WASHINGTON -- You may have read that the House of Representatives passed a bill that cut $61 billion in spending for the current federal fiscal year, which ends Sept. 30.
Among the cuts: eliminating the federal subsidy for public broadcasting.
House Republicans argue that with mounting budget deficits, cuts have to be made somewhere.
But it's safe to say that if Democrats had their hands on the budget-cutting scissors, they likely would have found other line items for making cuts. All of them in the House, along with three Republicans, voted against the bill.
How serious is the threat of defunding public broadcasting?
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For one thing, it is not likely that the Democratic-controlled Senate will back the House's cuts.
For another, even if the Senate kept the cuts, President Barack Obama said he would veto any such bill -- although not specifically because of federal defunding of public broadcasting. The Republicans' House measure also cuts many domestic programs, foreign aid and some military programs.
Of course, with the drama behind a potential government shutdown resulting from an impasse between the House and Senate about raising the national debt ceiling, public broadcasting funding seems to be held hostage in a game of political "chicken." A compromise must be worked out by March 4 to avoid a shutdown.
The $420 million -- that's less than $1.50 per American, the lowest rate of support for public broadcasting, by far, of any Western industrialized nation -- allotted by Congress for fiscal 2011 is given to the Corporation for Public Broadcasting, which in turn makes allotments to public TV and radio stations.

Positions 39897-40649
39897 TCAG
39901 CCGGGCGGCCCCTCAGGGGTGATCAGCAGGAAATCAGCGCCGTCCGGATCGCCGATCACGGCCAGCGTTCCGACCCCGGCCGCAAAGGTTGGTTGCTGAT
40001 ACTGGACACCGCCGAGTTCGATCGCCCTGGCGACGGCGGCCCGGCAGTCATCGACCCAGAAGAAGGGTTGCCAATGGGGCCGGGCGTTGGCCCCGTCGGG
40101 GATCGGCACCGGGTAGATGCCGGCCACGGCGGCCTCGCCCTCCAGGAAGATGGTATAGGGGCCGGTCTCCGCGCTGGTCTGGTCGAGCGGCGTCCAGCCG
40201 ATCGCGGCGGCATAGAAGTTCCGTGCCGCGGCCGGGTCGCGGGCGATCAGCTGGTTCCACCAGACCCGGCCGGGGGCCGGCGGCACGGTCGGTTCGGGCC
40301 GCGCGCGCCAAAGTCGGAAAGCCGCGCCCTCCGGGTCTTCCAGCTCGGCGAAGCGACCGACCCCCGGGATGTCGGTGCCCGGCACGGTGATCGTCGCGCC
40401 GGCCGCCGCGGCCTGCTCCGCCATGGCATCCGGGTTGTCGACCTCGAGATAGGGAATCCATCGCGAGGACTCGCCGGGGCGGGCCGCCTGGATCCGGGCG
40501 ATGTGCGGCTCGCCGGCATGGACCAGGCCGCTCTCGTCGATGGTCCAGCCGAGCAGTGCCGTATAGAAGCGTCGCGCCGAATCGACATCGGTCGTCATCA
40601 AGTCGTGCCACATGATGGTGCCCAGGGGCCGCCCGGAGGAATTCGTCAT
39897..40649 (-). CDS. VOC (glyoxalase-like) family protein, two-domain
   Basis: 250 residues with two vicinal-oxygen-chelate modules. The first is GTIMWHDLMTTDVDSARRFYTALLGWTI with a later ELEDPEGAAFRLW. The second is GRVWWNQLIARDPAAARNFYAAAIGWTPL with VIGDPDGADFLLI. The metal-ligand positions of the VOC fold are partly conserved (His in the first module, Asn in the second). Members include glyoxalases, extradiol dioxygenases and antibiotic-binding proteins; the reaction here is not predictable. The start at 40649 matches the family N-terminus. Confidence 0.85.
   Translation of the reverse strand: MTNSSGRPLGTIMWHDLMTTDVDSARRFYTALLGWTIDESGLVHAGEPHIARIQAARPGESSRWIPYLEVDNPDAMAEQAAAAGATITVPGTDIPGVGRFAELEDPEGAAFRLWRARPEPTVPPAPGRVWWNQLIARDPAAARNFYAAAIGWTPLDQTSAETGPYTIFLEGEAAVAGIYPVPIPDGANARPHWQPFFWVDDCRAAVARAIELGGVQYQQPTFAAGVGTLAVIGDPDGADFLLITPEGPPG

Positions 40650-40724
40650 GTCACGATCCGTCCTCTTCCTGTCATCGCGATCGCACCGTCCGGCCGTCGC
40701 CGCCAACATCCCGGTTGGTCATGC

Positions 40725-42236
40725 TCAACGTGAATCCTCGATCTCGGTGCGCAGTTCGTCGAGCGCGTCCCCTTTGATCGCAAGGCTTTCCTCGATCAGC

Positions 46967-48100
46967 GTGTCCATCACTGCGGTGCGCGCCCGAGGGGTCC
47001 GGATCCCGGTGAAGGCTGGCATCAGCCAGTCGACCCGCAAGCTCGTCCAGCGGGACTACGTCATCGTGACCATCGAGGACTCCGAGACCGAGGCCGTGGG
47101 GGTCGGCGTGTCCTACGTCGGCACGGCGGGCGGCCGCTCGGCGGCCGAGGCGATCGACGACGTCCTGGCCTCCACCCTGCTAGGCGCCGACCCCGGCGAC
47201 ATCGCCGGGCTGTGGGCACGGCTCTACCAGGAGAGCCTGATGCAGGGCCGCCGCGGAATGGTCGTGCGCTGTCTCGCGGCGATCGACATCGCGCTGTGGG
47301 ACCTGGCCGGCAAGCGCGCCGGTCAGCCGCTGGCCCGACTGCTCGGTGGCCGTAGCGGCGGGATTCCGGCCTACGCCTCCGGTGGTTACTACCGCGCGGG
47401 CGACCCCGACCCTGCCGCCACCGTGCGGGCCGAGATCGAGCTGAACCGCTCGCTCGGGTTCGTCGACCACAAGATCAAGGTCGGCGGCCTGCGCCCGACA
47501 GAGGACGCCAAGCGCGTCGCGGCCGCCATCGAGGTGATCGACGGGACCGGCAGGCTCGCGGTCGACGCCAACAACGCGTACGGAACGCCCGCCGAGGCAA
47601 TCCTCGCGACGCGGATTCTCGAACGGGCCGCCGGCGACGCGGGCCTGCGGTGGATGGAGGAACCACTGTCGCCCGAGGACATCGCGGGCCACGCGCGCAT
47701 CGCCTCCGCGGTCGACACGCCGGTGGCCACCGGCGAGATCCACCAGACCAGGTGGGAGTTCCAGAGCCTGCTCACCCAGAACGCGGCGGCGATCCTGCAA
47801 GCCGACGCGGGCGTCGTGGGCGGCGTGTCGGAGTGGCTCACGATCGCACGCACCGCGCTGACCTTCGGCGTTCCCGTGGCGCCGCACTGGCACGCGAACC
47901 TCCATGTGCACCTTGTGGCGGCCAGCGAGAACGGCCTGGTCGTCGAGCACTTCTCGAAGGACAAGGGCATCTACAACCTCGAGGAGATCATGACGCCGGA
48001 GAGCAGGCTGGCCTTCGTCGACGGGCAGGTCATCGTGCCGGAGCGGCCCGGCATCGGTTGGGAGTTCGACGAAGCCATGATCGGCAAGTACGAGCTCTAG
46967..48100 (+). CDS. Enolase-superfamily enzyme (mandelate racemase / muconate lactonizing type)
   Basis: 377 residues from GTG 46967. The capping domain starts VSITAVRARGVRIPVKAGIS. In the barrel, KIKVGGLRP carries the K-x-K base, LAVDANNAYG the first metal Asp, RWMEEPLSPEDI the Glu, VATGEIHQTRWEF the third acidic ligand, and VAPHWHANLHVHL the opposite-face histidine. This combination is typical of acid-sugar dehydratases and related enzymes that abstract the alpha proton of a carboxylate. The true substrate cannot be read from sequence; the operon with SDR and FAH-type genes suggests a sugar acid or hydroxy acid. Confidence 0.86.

WETA, which runs both a PBS affiliate and the only classical music radio station in Washington, stands to come up $5.2 million short if the defunding were to stick.
As the father of a child attending a school that's staring at a 13 percent budget cut for 2011-12, I know there are plenty of grim choices to be made. There are certain fixed expenses that cannot be budgeted away -- unless you want to stop teaching children altogether, which I don't think anyone wants. But at least the school has four months to prepare for the following 12 months.
Even though they have other funding sources, public TV and radio stations are looking at massive cuts in their budgets immediately for at least the remaining seven months of the fiscal year, if not far longer.
"We found that the best public media -- the most independent and critical of government -- were also the best funded. Safeguarded from the kind of partisan interference that has become all too common in this country," said New York University professor Rodney Benson, co-author of a recent report comparing public media systems around the world. "Our research shows that quality public media strengthen the quality of democracy. Amount of funding isn't everything. But it does make a difference."
"What the U.S. does not have is a guaranteed free flow of high-quality information provided to a universal audience in perpetuity," said Emily Bell of the British newspaper The Guardian in a Feb. 25 blog posting. "To abandon the idea of public media as a central strand of media policy looks rash in the extreme."
It's not the first time public broadcasting has been faced with getting its funding taken away. Back in 1969, Fred Rogers, the host of "Mister Rogers' Neighborhood," testified before a Senate subcommittee about the need for public broadcasting.
"I'm very much concerned, as I know you are, about what's being delivered to our children in this country," Rogers said then. "We deal with such things as the inner drama of childhood. We don't have to bop somebody over the head to make drama on the screen. We deal with such things as getting a haircut, or the feelings about brothers and sisters, and the kind of anger that arises in simple family situations."
And when was the last time you saw any of that dealt with on commercial TV?